by David Hill
George Couros’ presentations are known to be emotional, humorous, all while pushing people to escape conventional, rational reasoning and thinking.
Couros is a leading educator in the area of innovative leadership, teaching and learning. His presentation in front of about 750 educators from throughout northwestern Minnesota on Thursday, Aug. 31, at Lincoln High School in Thief River Falls focused on change and innovation, and it pushed people to think outside the box.
The only constant, year after year, is change. Couros noted that kids seem to handle it well. If a teacher or parent needs help with new technology, kids are first to embrace it and can explain it. Couros challenged educators to embrace change, connect with kids’ hearts, and create opportunities for kids to unleash their talent and potential.
Couros believes meaningful change happens when educators first connect to kids’ hearts.
Although schools are moving forward, change is always something that many struggle with.
Couros said adults often get caught up in the barriers, the difficulties and nostalgia. They often object, saying, “That’s not how I learned.”
Their objection is that it’s difficult to learn is ludicrous. Isn’t it their job to learn? he asked.
Schools often create a culture of rules or of “don’t,” which often has the opposite effect. Educators and administrators want students to comply. Why not create a culture of “yes” instead? Why not create an environment that empowers students and provides opportunities, instead?
Couros asked, “Do you want students to learn because of you or in spite of you?”
Couros said he doesn’t know any teachers who come to school every day and want to suck. They want to inspire kids to grow and learn. They want kids to not just be engaged but to be empowered. He asked, are you showing them what’s possible?
Many focus on perceived negative aspects of technology – kids not communicating with each other, kids with their heads in their devices, even while they’re walking and at the dinner table. Couros noted that it wasn’t that much different in the past – people just had their heads in newspapers and magazines.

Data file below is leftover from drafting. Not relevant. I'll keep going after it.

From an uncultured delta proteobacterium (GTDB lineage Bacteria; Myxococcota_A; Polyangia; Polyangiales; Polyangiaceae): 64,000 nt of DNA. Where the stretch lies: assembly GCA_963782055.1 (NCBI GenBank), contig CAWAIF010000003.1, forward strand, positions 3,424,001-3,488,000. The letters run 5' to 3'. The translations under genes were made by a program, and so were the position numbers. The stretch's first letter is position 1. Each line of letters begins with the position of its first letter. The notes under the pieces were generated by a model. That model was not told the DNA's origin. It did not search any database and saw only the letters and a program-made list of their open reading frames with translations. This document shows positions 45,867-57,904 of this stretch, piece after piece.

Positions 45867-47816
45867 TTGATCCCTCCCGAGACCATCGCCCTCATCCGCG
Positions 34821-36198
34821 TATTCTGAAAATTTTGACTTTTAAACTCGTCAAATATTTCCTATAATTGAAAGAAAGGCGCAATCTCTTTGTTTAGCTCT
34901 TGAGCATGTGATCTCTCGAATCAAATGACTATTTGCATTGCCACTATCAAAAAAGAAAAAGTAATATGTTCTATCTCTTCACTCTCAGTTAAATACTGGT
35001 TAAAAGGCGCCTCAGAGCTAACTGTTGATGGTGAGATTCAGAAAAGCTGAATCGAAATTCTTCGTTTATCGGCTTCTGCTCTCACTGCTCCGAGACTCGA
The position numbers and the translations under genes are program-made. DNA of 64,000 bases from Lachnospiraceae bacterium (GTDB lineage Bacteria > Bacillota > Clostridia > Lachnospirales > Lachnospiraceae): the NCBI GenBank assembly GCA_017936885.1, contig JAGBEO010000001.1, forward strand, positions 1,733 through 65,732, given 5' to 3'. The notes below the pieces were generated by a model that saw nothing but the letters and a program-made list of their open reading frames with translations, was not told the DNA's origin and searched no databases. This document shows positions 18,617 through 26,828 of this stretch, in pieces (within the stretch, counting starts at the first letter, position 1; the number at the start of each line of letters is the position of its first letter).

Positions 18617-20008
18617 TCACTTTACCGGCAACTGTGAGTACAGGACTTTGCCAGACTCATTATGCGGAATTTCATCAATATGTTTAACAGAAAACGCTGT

Couros said technology in the hands of a great teacher can be transformational, but many teachers are afraid of it, and focus on its negative aspects and write it off because that’s not how they learned.
Times have changed. The changes have been so profound, Couros said he couldn’t imagine what changes lie in store for mankind. The changes have been so profound, kids today have no idea what technology was just a generation ago. Because of that gap, Couros asked whether a disconnect is occurring that’s preventing learning.
Today’s students learn differently. They can turn to Youtube and see a video clip on just about every subject imaginable. Couros said when asked where they learn best, Youtube or school, guess what they answered?
Couros said he will never forget what a student once told him, “Social media is like water; you can either let us drown or teach us to swim.”
Couros also focused in on environment. Is Starbucks a better learning environment than your class?
Visit any Starbucks, said Couros, and students will be found plopped down in big chairs, texting, surfing, studying or just hanging out. Often, there isn’t a seat to be found. Why? Starbucks designed its stores to be more than a trip, they wanted it to be an experience. They’ve created an environment where students can comfortably work alone or in groups, can be connected and do their school work. What would it be like if kids wanted to go and stay in their classrooms? What would happen if some of the concepts from Starbucks stores were incorporated into learning spaces at schools? Environment doesn’t guarantee success, of course, teachers would still need to build relationships, and provide an interesting curriculum.
Embracing failure is a common concept in schools. Educators want to teach kids that success doesn’t come automatically. Couros, however, urged educators to encourage kids to embrace resiliency not failure because they might interpret embracing failure to mean to quit or give up.
Couros encouraged educators to think about change as an opportunity to do something amazing.
About George Couros
George Couros is a leading educator in the area of innovative leadership, teaching, and learning. He has worked with all levels of school–from K-12 as a teacher and technology facilitator, school and district administrator, and is the author of the book “The Innovator’s Mindset; Empower Learning, Unleash Talent, and Lead a Culture of Creativity.” He is a sought after speaker on the topic of innovative student learning and engagement and has worked with schools and organizations around the globe.